Annual Output — Tigo Optimisers Lose

Over a full year of testing the energy output of the no optimisers and SolarEdge system were basically the same, while the Tigo optimised system came last:

  • No optimisers:  100%
  • Tigo optimisers:  97.55%
  • SolarEdge optimisers:  99.95%

But note that only part of this year involved normal, unshaded use.  The rest involved either sheets or poles, so take that into account when considering how it may apply to your own roof.

If you’d like all the information in one big table, don’t worry, Toke Franke has got you covered:

test results overview

Australian Conditions

In Australia, because we have much clearer skies, if the testing had been done here I would assume….

  • No Shading:  No-optimisers would still provide a benefit but it would be less.
  • Different Orientation of One Panel:  Optimisers would provide a benefit but less than in Denmark.
  • Shading by Pole:  No-optimisers may provide a slight benefit.

Despite the fact that Denmark has a lot more cloud than anywhere in Australia, they have less rain than most Australian capitals, so on average their panels may not be any cleaner than here.  But if solar panels tend to get dirty at your location it should improve the relative performance of systems with optimisers — but only if it is the type of dirt that doesn’t cover all panels evenly, such as bird poop or leaves.

Toke Franke’s Conclusion

Toke Franke is not a happy Dane when it comes to optimisers.  In the conclusion to his paper he says the marketing claims of optimiser manufacturers were not confirmed.  With regard to the result that optimisers did not help when the system suffered shading from a thick pole, I’ll reproduce his exact words below so there will be no mistaking what he thinks:

Pole shading and solar panel optimizers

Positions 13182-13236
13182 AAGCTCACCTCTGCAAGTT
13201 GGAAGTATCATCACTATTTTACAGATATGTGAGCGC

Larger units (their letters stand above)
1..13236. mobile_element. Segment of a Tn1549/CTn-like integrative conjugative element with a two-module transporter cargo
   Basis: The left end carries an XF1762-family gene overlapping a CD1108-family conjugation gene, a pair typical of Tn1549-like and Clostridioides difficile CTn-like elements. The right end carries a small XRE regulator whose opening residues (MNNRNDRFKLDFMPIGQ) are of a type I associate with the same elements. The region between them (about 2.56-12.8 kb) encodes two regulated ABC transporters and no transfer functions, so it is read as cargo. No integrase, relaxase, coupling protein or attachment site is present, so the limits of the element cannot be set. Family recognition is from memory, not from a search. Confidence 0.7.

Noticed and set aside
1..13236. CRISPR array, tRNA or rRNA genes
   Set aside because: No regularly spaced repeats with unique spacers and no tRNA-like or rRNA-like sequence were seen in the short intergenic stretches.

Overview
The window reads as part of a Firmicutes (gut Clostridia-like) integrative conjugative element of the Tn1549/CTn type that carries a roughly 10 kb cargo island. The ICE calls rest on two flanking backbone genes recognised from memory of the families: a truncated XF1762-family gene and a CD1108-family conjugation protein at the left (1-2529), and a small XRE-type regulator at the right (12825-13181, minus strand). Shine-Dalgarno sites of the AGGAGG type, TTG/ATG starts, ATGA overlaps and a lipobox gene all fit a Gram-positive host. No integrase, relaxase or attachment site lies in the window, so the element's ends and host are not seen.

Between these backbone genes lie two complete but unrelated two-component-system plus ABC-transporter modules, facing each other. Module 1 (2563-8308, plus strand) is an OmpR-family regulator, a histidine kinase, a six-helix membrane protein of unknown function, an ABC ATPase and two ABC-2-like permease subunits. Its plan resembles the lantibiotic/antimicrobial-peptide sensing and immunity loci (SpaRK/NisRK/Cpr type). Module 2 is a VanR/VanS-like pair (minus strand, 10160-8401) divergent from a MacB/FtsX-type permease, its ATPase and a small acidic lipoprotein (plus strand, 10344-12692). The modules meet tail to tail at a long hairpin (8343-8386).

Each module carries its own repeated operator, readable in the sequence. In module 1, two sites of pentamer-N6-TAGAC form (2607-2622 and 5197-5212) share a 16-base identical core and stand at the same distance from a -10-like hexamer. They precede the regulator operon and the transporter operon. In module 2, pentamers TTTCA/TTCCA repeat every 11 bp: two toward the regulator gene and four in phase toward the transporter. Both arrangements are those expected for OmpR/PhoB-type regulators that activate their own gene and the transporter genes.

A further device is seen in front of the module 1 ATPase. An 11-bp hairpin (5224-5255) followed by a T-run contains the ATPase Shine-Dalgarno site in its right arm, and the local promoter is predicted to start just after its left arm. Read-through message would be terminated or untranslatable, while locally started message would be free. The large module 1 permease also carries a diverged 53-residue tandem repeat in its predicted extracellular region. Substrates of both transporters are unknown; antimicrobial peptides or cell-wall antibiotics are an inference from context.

It’s also possible he’s bitter about the failed Tigo optimiser they had, as he says:

Failing component risk

Ooh!  That’s harsh!  I will mention SolarEdge makes a big deal about the safety of their systems.  Tigo also has a rapid shutdown fire safety feature, but it is an additional expense.

My Conclusion

After reading Toke Franke’s study my basic advice remains the same — choose carefully when deciding whether or not to use optimisers.  Despite the impression you may get from the report, they are not completely useless and — when used appropriately — can be worthwhile.  They are able to improve total output under the right conditions and if only a few are required it helps keep their cost and energy consumption down.  They can be a useful tool, especially for people who have shade issues and want to make the most of a limited amount of roof space.

But this doesn’t change the fact that you should always consider if you would be better off doing without optimisers and spending the money on a larger solar system instead.  This means more solar panels if you have the room for them or higher wattage ones if you don’t.  If you are up against a limit in how much solar you can install then, depending on your location, using an export limited system may allow you to exceed it.  The subsidy for rooftop solar — the number of STCs received — is determined by solar panel capacity, so increasing output by increasing system size will often be more cost effective than using optimisers.